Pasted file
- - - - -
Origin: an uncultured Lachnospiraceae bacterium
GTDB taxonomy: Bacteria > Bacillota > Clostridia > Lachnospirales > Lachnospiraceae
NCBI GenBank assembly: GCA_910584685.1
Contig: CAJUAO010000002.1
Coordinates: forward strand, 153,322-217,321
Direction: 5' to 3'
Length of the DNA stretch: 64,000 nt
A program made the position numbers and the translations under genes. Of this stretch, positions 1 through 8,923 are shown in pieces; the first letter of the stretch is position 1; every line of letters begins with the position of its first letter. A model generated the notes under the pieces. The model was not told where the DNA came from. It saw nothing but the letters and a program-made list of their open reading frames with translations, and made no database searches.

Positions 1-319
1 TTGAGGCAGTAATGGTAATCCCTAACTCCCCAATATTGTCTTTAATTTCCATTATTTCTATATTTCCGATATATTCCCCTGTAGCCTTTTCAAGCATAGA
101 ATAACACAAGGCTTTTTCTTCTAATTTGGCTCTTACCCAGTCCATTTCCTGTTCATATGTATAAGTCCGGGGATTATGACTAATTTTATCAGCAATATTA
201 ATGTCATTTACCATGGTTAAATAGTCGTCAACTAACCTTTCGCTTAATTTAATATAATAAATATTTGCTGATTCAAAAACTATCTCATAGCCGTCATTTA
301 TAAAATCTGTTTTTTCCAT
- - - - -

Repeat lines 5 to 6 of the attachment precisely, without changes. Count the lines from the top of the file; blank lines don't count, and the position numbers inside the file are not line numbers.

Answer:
Coordinates: forward strand, 153,322-217,321
Direction: 5' to 3'